Sleep. It’s vital to heart health, memory, stress reduction and even cancer prevention. For those who suffer from obstructive sleep apnea (OSA), diagnosis and treatment are critical. Gary Sheehan, president, CEO and co-owner of Cape Medical Supply sat down with HomeCare to discuss strategy, sleep, treatment options for OSA, and compliance in the changing reimbursement environment.
HomeCare: Tell us about Cape Medical Supply and the team.
Sheehan: Cape Medical Supply was founded by my parents, Mark and Nancy Sheehan in Cape Cod, Massachusetts, in 1977. Over the years, the company grew and provided home medical equipment (HME), home oxygen and related supplies to communities across southeastern Massachusetts. I joined the organization in 2002. We completed our first acquisition in 2005, acquiring two hospital-owned DMEs from Cape Cod Healthcare. We followed up to that in 2011 by acquiring a sleep-focused business in the state of Maine, which added Maine and New Hampshire to our footprint, and in 2016 we acquired another sleep-focused company in central Massachusetts.
My parents retired in 2006, and my father passed away of cancer in 2010. My brother Mike Sheehan joined the company in 2007 and today serves as our COO, heavily focused on data analytics and service delivery analysis. My other brother Kevin Sheehan joined in 2011 and oversees our resupply program. My brothers and I serve as co-owners.
Today, our strategy is to grow our sleep therapy and orthopedic bracing business, two distinct lines that don’t overlap at all operationally. We are heavily invested in using technology to help enrich the patient and referral experience. We believe in process management and documentation as the keys to unlocking value and achieving scale.
Sleep therapy has grown to 80 percent of our business. We no longer provide home oxygen or basic home medical equipment, as we don’t believe reimbursement is anywhere near sufficient there, so we have exited those businesses entirely.
We have a team of over 75 professionals across New England and are exceptionally proud of their ability to deliver service and care in an environment of eroding reimbursement and punitive regulations.
HomeCare: What’s the strategy behind your focus on sleep products?
Sheehan: Our acquisition in Maine in 2011 started us down the path of focusing on sleep. We are focused on the end-to-end patient experience, from the moment of referral all the way through the reordering process, and we truly believe we have designed and deployed a superior patient journey for sleep therapy through our online store, patient app and utilization of our patient portal. We launched an online platform for our customer base at the end of 2018 and have seen amazing traction there. We also recently launched switchtobettersleep.com as a tool for health care professionals to transition patients from other providers to our platform for reordering of CPAP supplies—early results and volume are very encouraging.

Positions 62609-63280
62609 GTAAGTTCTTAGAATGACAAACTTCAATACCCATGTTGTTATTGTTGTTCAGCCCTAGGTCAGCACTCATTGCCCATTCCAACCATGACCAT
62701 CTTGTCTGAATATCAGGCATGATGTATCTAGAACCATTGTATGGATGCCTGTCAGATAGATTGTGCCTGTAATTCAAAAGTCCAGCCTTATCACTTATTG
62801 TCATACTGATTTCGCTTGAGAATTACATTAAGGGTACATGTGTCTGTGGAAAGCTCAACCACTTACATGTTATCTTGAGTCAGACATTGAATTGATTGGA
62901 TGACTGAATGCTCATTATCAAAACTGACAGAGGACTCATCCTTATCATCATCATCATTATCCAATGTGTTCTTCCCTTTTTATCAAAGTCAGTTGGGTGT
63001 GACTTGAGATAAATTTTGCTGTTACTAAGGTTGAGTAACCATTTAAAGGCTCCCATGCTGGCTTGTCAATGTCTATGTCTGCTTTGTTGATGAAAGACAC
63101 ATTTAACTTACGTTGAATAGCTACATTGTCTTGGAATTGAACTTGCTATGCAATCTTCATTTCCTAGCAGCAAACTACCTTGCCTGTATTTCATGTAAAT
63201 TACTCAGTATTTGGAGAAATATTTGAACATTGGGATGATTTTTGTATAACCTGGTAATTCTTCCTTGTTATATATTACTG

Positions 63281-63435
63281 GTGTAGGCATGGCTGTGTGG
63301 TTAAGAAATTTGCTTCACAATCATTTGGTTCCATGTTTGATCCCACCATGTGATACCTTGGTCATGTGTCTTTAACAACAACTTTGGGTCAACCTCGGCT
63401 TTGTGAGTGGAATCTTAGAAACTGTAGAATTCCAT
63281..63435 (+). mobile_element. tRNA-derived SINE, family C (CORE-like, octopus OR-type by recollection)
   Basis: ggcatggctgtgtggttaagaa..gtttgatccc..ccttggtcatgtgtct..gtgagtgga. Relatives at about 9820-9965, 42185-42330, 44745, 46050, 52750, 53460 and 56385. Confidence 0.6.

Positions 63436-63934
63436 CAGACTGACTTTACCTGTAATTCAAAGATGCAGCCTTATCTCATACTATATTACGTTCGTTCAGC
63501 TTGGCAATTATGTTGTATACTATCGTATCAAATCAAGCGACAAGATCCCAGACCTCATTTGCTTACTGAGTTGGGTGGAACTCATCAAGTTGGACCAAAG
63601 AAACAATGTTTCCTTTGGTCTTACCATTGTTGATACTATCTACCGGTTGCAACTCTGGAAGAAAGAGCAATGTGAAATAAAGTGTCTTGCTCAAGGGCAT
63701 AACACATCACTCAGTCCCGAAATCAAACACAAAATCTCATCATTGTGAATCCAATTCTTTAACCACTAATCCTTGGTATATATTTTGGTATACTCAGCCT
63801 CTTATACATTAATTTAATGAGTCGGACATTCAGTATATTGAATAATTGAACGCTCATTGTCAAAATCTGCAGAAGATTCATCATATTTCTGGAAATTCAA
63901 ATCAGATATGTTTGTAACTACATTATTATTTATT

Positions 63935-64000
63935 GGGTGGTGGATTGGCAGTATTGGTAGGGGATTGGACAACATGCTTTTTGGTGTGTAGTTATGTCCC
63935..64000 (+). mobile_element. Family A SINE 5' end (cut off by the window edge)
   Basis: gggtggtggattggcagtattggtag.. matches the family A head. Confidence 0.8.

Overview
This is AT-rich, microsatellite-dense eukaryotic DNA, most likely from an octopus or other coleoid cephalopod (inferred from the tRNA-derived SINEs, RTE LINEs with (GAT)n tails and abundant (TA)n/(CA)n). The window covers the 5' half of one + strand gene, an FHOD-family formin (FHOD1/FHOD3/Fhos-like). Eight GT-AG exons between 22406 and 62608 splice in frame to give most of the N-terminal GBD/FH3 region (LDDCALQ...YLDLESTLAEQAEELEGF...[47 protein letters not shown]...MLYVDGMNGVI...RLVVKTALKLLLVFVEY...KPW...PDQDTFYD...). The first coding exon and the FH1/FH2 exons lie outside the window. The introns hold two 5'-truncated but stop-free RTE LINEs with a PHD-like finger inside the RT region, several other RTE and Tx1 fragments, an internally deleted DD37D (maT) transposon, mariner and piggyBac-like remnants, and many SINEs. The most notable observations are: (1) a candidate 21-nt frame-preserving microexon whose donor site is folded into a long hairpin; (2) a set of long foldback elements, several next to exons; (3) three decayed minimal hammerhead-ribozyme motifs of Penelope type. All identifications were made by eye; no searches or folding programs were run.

HomeCare: How do you approach prior authorizations?
Sheehan: We remain supportive of 21st-century approaches to prior authorization (PA) that utilize technology to yield quick decisions and allow patients to transition onto care as quickly as possible. It’s always easier to go back with a “no” from a payer and then work together to get what is needed, rather than saying “no” yourself. We are hopeful Medicare will release a technology-enabled PA process soon. Thankfully their clinical criteria are fairly straightforward and understood by most.
HomeCare: How do you get physician buy-in?
Sheehan: Data, data and more data. Cape Medical has long subscribed to a “data, not donuts” approach for our field reps. Don’t be the dinosaur using pens and food to try and win new business; be the leader who can articulate what your sleep therapy program is, how it is differentiated and what the clinical outcomes are. Have a process, have reporting and have analytics to ensure the process is followed and deeper analytics to demonstrate the results. We have a deep level of comfort that we have built out a differentiated program, we can speak to the strengths of that program and our physician partners understand our value as a partner in care.
HomeCare: What is your reporting and referrals process?
Sheehan: We provide detailed reporting to our VIP-level partners on a regular basis, which gives them confidence that their patients are being well cared for. Credit for this goes to our COO, Mike Sheehan, who has a laser-focus on process, data and analytics. We have built out a detailed workflow, superior job aids to ensure workflows are followed and a level of reporting and analytics we don’t believe is matched anywhere. These are our keys to scale, and we believe what will continue to differentiate us from the pack.
HomeCare: As an HME provider, how do you help patients improve their sleep?
Sheehan: First, education. What is OSA, how serious is it, what does treatment look like, what is life like with insurance, what is compliance, when can you replenish? There is a lot for patients to learn and we need to educate throughout the process, particularly at the major transition points in care: pre-setup, at setup, in compliance, reached/failed compliance. We see opportunity to leverage technology and improve here in 2019.
Second, fit. This includes the actual fitting, setup and habituation process. We need to have skilled, personable and compassionate clinicians interfacing with our patients as they initiate care. They are leaving that appointment and going home to sleep with a mask on their face, many for the first time in their life. We need to be sure we get that fit right, answer their questions, allay their fears and set them up for success.